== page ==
The Possibility of Religious Explanations of the Universe
This sort of religious explanation is not vacuous. It makes some quite specific claims about the sorts of things that exist and about the past and future of human lives. There can be, and are, arguments about whether these claims are true, and that in itself shows that the claims are meaningful and that their content can be understood fairly well.
But can they be verified or disproved? Not, it seems, by public observation and experiment. We cannot observe the coming into being of universes, and we certainly cannot observe a disembodied consciousness creating a universe. We can only publicly observe the physical. We may think a physical state is intelligently designed if it is amazingly complex, integrated, elegant, and beautiful and if it seems to accomplish some worthwhile purpose. But such things cannot be established beyond reasonable doubt.
The only real verification would be if we discovered in the future that we had been reborn many times or if we found ourselves as blissful companions of Krishna (for many Hindus, a finite embodiment of the Supreme Lord) or as one with the Supreme Self—in which case such intellectual puzzles would long ago have ceased to matter. As an old Buddhist saying puts it, "If you have not found enlightenment, you could not understand the answer to your question. If you have found enlightenment, you would not ask the question."
So, in proposing such a religious explanation for the universe, we are presupposing that there are meaningful questions that may be verifiable in principle but that there is, in this world, no conclusive way of verifying or proving them false. This situation is not, however, all that unusual. A somewhat similar example from science would be the question of whether there is life in other space/times—we know what the question means, but there is no definitive way of answering it.
In this situation, some would say that agnosticism is the only responsible attitude. That may be so. But a Hindu would say that the real question is not about things that happened millions of years ago. It is about the nature of reality now and about whether the forms of space and time are appearances of some deeper spiritual reality. It is about what the human self really is and about its origins and destiny, why it is as it is and what it may fear or hope for.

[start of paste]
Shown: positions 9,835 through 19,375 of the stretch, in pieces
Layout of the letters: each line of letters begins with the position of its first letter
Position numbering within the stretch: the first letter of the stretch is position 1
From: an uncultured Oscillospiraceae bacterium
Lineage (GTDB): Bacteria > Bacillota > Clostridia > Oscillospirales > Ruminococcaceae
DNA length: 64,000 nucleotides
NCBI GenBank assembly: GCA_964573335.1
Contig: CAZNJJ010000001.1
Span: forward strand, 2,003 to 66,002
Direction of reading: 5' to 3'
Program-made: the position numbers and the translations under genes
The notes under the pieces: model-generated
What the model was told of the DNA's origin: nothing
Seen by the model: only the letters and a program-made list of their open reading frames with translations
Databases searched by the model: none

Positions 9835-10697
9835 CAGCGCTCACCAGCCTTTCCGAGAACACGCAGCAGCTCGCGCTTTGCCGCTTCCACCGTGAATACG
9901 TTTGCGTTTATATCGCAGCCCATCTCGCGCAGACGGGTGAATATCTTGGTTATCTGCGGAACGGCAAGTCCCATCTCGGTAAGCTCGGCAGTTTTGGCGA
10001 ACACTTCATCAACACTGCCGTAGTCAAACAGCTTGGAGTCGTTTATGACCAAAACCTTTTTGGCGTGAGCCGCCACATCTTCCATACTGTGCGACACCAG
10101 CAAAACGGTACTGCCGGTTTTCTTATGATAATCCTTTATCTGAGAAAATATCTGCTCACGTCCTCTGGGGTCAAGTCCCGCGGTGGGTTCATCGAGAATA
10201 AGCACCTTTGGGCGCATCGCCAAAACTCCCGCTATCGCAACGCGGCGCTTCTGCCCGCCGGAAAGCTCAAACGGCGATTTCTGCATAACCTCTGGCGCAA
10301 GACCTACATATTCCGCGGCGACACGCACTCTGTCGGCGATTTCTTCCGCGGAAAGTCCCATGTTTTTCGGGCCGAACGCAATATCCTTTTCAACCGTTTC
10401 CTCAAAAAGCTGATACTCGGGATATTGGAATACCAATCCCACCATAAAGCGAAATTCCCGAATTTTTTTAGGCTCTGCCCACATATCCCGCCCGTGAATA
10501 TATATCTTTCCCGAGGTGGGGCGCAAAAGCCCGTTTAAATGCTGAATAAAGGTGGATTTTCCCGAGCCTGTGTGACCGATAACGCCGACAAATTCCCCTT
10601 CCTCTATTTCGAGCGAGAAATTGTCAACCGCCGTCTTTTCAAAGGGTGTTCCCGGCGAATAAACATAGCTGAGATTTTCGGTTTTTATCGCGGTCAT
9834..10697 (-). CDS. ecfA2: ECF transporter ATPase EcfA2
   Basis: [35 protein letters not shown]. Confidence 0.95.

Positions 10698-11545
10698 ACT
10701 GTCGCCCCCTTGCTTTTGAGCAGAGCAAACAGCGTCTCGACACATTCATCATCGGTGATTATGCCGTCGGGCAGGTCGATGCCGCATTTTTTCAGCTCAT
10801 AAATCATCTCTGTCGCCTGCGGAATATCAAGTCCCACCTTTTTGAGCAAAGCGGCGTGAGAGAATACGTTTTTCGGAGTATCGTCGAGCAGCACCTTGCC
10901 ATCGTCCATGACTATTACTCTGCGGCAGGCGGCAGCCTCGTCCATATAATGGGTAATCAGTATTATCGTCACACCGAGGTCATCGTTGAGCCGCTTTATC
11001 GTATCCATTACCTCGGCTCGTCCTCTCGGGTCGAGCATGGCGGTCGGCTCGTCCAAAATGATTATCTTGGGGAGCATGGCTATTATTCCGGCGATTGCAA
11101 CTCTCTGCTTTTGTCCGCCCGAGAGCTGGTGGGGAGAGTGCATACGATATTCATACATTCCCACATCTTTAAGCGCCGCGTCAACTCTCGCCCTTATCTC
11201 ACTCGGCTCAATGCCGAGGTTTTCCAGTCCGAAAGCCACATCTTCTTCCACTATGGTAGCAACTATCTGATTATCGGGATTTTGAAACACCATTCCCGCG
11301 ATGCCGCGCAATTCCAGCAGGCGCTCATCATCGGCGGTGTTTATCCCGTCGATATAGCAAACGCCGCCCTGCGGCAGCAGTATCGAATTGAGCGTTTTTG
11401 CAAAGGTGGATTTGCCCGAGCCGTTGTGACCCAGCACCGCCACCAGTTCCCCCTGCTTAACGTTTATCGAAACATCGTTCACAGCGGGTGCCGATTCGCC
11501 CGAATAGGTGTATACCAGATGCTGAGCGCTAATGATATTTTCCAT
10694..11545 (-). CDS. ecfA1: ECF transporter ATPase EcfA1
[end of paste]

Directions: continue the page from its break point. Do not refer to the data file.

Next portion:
Religious explanations do not provide exact predictions of publicly testable processes, but they offer explanations. They explain what the nature of reality is (it is at least partly spiritual), how humans have come to be as they are, how humans should act, and what the final goal of human life is.
The trouble is that such explanations are very contentious, and none of them can be established beyond reasonable doubt. There are profound disagreements about whether Spiritual Reality exists at all, about how humans should act, and about whether there is any goal or purpose for human life. This does not mean they are not explanations. But it does mean that they are hypotheses that have not been definitively established and that always have to compete with other hypotheses. For some people, that lack of certainty and of conclusive evidence is enough to rule out all such explanations as moot, more like science-fiction fantasies than like anything else.
But others will think that we cannot avoid adopting some hypothesis about whether there is a spiritual origin and goal of human life—even if our favorite hypothesis is that there is not. We just have to do the best we can with very ambiguous evidence.
The Spectrum of Religious Claims about the Origin of the Universe